Last updated: 21 March 2014
It reminded me of Mel Gibson’s immortal line in the film, Braveheart: “They may take our lives, but they will never take our freedom.” Freedom was the most important thing to the Scots, more important and more valuable than their lives. So why are we keeping our driver settings more secure than our digital lives: our social networks, our email and our online banking?
With the proliferation of cloud based services, having a secure way to log in to these different services will become one of the most critical aspects of our computing lives. There is little that can be done if someone steals your laptop after you have already authenticated, but xkcd’s cartoon does highlight a security hole, albeit a small one from my perspective.
If you are practising basic security, you should always lock your computer if you will be away from it. There are things that can be done on the network admin side to block access to corporate resources, but this would not block the access to personal sites like Gmail.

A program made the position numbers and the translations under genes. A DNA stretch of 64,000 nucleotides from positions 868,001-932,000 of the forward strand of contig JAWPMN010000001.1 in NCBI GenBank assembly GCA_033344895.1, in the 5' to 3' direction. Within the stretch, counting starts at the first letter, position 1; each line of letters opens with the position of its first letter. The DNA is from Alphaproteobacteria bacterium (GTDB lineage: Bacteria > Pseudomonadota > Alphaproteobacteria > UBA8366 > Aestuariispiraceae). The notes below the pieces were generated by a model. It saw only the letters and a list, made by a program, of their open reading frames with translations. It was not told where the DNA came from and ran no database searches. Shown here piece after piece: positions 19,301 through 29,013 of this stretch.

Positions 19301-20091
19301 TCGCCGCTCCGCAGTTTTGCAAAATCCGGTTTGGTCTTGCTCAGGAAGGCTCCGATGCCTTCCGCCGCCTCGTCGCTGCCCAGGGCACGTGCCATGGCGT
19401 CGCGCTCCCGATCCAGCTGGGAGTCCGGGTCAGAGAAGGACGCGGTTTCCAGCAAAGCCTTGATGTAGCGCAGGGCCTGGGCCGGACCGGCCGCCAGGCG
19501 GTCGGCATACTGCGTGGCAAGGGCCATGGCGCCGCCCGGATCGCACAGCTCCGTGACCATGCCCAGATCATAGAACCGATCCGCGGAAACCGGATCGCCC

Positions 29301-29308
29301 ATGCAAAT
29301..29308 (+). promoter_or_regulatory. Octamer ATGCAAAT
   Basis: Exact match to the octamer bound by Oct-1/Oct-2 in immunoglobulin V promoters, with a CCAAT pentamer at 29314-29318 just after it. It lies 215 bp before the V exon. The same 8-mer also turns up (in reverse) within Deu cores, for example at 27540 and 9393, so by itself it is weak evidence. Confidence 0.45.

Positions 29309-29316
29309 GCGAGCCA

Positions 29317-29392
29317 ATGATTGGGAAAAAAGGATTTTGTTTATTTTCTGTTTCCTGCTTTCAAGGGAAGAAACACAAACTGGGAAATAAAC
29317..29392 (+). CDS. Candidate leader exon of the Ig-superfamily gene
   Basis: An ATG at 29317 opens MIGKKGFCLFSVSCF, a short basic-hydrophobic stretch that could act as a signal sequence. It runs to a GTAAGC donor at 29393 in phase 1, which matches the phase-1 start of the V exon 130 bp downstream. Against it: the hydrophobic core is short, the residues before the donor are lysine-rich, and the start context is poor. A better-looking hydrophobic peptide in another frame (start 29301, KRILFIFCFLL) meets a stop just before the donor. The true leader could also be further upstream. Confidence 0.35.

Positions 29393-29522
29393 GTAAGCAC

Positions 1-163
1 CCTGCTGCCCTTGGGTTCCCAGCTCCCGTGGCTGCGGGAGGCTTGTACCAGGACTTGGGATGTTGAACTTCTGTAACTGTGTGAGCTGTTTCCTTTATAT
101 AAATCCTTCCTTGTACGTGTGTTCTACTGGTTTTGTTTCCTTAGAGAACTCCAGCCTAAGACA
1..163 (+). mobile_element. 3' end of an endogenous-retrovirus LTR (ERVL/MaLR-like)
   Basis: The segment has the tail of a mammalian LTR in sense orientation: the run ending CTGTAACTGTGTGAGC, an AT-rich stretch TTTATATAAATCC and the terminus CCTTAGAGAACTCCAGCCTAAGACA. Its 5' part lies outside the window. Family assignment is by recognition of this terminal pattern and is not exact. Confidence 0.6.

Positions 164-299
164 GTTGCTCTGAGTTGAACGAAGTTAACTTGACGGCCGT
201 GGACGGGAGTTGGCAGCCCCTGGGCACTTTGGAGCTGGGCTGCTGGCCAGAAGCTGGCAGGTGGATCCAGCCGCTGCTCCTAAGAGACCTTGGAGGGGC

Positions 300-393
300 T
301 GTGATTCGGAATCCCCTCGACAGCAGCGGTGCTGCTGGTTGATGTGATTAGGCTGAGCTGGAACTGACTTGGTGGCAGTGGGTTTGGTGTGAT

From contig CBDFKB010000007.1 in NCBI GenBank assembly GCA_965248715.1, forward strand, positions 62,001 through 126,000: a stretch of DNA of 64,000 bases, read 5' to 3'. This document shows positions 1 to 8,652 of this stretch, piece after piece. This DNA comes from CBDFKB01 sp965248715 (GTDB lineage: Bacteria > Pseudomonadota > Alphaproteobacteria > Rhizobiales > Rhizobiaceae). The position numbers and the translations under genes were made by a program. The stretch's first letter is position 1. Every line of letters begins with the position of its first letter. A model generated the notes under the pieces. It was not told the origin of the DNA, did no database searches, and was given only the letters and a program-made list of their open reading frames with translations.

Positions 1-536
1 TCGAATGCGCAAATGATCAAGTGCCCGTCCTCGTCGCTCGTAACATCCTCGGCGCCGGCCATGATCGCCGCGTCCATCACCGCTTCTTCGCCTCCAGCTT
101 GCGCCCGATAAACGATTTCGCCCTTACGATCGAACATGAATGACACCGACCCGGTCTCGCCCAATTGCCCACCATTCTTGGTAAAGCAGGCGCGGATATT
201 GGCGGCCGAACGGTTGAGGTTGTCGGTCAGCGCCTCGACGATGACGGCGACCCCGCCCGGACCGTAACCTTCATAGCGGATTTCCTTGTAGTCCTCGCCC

Identity is also now being shared across multiple sites. For example, you can use your Facebook login to access other sites, negating the need for multiple accounts. This consolidation of identity can be convenient, but can also have disastrous consequences if someone is able to steal your login credentials. This is why we advocate stronger forms of authentication. For sites where two-factor authentication is available, you should enable it. For site where it is not… you should demand it.
Convenience is often overlooked at the expense of security – we all want freedom online. But surely the most important thing is the security to be free? (shameless company plug… my apologies!)